The sun is rising over a beautiful backdrop of mountains as I sit and drink some of the best coffee I’ve tasted and reflect on our trip so far. There’s a calmness that comes as I spend the morning trying to process the prior days’ events and quietly try to open my heart to what God might want me to hear. Our first day was especially tough for me.

We started the trip with a graduation celebration in the heart of the city. It was a culmination of a year of hard work for both the teachers and students. Kindergarten and 6th graders were dressed in light blue gowns and their best clothes as they came on stage to be presented with their certificates. Parents crowded the aisles to take pictures much like we see back home. The presentation was followed by each class joyfully performing a song and finally each student was given a medal in honor of the school year being complete. Their school schedule runs January to October here.

As I looked around the community center, I was reminded just how alike we as human beings are no matter what your cultural background.

Teenage girls still gathered together and giggled as they walked by, the boys were shy about dancing and hung in the back rows, parents proudly took pictures and hugged their kids and the community celebrated what the kids had accomplished together. The kids were never short on hugs and love for our team. As they came off stage they greeted us with an eager embrace, even though they’d never met many of us. These kids love abundantly and openly. My, how we could all learn from their examples. I left the ceremony feeling excited about the week ahead. The learning center Connection Pointe supports was making a difference in the lives of these kids.

The team excitedly walked back through the village chattering about how wonderful it was to see the children and community support. As we were walking it was impossible not to notice some of the broken down homes and images of poverty I previously had only really seen in pictures.

After arriving back at the center we settled in for lunch and started talking to Josh, one of our leaders in Guatemala. It was through his sister’s vision the center came to be. We asked what we could do to help support them more when he began telling us about the plan to expand into 7th grade. While this requires money, we thought it an obvious next step and didn’t quite grasp just how difficult what Josh would tell us next would be.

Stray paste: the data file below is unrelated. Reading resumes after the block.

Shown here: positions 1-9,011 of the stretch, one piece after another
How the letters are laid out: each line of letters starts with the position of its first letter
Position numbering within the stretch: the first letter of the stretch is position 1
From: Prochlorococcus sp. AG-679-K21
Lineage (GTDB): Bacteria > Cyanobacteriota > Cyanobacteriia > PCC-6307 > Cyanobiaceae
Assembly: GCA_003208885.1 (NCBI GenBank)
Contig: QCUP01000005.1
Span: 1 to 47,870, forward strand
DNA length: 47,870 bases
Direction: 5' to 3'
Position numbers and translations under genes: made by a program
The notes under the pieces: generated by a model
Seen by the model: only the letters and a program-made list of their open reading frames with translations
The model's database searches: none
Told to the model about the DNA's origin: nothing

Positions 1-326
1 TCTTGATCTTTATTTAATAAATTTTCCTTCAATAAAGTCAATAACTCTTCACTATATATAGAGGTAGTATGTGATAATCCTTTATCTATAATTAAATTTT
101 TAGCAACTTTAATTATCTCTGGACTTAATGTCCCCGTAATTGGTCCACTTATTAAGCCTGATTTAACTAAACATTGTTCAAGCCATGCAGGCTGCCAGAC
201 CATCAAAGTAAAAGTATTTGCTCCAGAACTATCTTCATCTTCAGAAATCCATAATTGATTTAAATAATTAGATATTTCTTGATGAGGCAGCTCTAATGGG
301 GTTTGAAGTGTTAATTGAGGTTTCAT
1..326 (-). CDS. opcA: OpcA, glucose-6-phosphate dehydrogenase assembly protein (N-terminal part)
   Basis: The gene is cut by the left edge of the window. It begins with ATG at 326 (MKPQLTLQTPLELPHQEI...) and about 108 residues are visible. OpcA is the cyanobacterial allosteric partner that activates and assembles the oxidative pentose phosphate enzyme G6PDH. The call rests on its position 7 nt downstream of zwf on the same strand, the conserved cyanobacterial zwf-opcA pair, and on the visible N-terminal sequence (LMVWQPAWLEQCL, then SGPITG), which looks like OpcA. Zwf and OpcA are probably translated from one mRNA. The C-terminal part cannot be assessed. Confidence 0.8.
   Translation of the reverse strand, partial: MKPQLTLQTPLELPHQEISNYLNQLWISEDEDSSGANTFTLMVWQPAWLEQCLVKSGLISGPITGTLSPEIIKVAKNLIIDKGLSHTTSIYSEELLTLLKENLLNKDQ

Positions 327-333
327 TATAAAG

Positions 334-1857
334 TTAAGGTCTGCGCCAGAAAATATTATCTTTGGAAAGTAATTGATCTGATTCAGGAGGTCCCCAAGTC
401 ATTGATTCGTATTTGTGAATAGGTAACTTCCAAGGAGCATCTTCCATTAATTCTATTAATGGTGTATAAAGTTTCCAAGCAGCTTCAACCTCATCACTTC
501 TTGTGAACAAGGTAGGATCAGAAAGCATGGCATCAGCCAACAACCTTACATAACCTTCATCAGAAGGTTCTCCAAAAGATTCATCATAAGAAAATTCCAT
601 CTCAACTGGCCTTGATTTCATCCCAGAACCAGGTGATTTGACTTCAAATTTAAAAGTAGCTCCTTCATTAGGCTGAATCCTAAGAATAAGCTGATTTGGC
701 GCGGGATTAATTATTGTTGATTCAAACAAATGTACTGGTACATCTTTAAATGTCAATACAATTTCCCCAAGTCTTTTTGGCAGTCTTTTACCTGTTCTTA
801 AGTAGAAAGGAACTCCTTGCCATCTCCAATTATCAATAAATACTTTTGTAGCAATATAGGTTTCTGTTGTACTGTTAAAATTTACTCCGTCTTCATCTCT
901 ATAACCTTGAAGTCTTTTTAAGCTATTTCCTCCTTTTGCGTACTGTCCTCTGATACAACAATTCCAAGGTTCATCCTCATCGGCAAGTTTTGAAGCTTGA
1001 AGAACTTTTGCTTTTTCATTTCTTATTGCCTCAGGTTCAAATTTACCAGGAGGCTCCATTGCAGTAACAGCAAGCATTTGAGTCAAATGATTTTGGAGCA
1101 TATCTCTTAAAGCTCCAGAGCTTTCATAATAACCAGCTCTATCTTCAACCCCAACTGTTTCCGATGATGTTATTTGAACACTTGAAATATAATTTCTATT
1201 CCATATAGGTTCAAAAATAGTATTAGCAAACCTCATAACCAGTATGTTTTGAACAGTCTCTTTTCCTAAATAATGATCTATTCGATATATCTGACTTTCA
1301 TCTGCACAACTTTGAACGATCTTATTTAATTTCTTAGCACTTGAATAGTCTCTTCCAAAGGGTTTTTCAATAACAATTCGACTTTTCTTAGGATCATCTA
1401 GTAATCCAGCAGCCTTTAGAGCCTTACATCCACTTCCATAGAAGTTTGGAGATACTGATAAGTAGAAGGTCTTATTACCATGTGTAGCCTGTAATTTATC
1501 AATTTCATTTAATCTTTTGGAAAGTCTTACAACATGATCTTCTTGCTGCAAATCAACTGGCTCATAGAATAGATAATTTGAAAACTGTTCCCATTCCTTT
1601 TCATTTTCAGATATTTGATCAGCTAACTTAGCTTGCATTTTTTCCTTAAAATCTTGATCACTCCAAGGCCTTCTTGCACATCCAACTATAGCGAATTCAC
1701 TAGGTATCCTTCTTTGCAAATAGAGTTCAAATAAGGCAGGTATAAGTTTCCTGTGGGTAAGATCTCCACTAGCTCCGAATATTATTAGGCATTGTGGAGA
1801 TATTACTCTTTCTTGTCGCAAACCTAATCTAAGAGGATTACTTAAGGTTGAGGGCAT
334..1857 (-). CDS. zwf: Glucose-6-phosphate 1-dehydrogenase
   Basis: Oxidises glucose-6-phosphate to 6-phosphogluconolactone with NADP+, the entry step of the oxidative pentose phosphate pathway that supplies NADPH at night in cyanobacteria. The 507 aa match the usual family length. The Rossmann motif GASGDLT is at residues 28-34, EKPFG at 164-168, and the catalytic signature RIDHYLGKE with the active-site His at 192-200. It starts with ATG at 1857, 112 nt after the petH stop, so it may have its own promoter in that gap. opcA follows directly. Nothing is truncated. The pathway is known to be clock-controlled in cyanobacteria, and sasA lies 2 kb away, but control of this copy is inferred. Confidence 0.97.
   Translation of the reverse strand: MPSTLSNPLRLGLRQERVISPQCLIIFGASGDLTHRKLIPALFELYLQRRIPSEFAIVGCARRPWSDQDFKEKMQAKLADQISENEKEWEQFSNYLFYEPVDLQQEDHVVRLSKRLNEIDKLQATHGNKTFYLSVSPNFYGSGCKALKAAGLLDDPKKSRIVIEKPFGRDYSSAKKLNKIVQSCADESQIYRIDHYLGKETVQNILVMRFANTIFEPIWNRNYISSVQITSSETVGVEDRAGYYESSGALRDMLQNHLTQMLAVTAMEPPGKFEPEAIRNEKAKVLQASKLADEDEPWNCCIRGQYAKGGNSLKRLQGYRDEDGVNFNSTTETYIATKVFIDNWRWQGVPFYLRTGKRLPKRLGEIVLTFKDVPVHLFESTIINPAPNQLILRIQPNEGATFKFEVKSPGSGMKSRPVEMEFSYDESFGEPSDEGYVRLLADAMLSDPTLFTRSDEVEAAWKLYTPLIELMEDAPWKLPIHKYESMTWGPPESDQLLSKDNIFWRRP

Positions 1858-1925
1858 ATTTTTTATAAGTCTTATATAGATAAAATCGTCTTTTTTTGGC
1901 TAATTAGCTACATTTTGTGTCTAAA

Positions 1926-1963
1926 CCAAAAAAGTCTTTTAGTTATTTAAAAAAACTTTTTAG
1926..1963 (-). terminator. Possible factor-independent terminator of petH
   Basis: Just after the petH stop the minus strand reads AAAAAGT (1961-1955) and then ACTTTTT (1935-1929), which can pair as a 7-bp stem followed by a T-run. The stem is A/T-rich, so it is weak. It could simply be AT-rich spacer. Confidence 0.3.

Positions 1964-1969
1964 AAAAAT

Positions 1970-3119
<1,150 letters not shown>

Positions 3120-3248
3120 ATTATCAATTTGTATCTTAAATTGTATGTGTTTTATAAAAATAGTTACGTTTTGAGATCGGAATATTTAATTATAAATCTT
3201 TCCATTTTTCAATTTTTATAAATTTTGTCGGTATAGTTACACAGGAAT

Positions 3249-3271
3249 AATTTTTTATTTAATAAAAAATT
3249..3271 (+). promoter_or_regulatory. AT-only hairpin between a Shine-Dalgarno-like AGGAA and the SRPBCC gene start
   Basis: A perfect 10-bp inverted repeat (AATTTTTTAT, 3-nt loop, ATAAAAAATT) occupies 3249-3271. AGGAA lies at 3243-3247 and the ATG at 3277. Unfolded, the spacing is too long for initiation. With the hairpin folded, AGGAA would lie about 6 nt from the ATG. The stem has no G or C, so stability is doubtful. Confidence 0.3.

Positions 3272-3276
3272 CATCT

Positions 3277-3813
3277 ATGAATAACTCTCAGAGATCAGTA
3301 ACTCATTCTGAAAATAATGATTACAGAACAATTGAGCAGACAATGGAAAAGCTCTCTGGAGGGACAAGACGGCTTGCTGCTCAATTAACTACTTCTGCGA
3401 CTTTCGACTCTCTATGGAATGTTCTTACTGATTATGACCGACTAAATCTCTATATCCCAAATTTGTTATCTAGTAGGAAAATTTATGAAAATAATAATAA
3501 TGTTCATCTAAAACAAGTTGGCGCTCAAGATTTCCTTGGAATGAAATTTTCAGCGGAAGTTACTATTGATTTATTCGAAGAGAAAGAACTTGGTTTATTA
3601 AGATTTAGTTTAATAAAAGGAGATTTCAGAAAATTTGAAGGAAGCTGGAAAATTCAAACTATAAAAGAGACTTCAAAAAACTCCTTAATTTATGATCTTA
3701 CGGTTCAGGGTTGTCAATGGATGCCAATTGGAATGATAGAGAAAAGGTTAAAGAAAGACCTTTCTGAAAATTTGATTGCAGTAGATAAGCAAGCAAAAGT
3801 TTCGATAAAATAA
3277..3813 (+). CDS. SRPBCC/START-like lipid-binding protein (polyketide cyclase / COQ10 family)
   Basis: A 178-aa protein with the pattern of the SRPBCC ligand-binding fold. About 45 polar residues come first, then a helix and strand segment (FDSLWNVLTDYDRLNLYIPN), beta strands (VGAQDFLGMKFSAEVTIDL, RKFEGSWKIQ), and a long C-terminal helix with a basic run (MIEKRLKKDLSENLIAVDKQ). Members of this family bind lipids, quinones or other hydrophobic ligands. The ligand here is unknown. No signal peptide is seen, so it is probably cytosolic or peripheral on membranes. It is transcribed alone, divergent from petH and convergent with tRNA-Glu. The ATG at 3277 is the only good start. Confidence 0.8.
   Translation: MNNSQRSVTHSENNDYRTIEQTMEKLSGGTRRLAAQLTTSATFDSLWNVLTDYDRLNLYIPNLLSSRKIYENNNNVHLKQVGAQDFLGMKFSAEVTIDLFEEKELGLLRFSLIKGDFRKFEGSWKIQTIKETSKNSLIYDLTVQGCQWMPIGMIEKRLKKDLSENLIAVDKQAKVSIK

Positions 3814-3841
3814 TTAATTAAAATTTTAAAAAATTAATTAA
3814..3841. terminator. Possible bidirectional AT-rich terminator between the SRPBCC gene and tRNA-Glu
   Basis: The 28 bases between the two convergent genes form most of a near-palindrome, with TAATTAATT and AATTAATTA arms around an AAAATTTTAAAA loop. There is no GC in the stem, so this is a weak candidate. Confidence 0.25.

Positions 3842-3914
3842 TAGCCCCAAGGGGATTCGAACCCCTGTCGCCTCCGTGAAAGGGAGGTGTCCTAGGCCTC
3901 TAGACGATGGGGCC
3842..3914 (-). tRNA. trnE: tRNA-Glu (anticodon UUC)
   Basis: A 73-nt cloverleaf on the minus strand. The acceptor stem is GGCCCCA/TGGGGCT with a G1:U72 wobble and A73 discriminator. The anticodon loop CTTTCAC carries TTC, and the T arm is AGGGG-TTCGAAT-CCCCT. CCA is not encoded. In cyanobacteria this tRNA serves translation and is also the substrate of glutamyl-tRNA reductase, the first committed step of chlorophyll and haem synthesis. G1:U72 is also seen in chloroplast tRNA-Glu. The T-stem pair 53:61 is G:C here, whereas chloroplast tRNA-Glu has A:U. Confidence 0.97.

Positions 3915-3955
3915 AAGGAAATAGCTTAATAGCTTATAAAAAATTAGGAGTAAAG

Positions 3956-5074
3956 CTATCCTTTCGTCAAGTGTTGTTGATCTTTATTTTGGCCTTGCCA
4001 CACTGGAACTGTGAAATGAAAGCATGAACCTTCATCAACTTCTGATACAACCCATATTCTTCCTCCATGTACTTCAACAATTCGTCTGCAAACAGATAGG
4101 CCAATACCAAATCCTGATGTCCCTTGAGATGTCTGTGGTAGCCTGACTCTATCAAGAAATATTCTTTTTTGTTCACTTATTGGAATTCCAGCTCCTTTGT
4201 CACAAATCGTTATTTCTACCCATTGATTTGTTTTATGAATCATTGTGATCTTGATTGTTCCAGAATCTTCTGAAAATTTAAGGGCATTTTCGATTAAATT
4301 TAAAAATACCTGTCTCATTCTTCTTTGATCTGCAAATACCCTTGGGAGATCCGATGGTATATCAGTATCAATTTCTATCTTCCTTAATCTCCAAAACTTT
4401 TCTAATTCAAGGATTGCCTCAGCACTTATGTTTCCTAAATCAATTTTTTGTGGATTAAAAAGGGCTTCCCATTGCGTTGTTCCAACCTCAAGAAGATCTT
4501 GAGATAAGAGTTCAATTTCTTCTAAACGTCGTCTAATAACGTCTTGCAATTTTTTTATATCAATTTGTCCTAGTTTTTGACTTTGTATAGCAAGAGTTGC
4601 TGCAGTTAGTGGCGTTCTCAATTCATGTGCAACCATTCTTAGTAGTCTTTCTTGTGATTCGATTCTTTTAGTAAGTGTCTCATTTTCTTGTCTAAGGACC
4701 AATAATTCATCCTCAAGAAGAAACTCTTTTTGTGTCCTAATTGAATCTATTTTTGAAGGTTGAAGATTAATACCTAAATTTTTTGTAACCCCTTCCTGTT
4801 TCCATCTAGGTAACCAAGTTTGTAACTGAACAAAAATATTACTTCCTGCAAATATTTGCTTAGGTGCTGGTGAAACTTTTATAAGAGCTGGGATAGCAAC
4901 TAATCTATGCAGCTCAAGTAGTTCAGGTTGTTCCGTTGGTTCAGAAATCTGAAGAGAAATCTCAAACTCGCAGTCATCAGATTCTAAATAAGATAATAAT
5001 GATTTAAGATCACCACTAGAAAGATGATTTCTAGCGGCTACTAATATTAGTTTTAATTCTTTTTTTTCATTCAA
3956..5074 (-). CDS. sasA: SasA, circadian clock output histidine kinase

You see if the center didn’t provide a 7th grade option many of these kids would be done with school completely after this year. They would go on to work with their families and become providers. As I sat and listened to him speak, I looked over at my current 7th grader traveling on the trip with me and could hardly grasp what I was hearing. I often worry about sending my son to college and some of these happy, loving children almost the same age as as my own son wouldn’t make it past 6th grade. My heart was shattered. Josh explained the difficulty of getting the necessary certification to teach the older grades and the distrust in the community as many people scam the villagers and offer an education that’s isn’t valid in order to make money. Even with the potential of scholarships for the kids, convincing the parents to allow their child the opportunity to continue their education rather than help the family could be a tough sell. All of this amazing work the learning center had done in their lives might suddenly be done and the kids sent into the real world without any real possibility of bettering their lives.

The families have a difficult choice to make, risking desperately needed financial help from the kids working for what could be a great opportunity if all goes well with the potential it could be a sham, or take the safe more common route of having their kids go to work. What a heartbreaking challenge they are faced with.

As I tried to process everything I was hearing I was overwhelmed with what we had witnessed and experienced earlier in the day. These families and children face difficulties we can barely fathom every day, and yet they are filled with so much love and joy. While I realized how lucky I was to potentially be able to bless the children, I hadn’t fully prepared myself for just how much I would in return be blessed. Time with these kids replenishes your spirit. A hug is more meaningful and genuine than any material gift I could be given. The children in Guatemala if nothing else are truly resilient and inspiring.


If you are currently sponsoring a child, or have prayed for these children, know what a huge difference you are making to the kids and also their families. Through the learning center they have an opportunity to dream and hope of going on to do amazing things in the world. I am blessed to have met them and spend time with them. If you aren’t involved, I encourage you to pray how you can be more involved in changing a child’s life.

They are so worth it!

 Natalie Bussell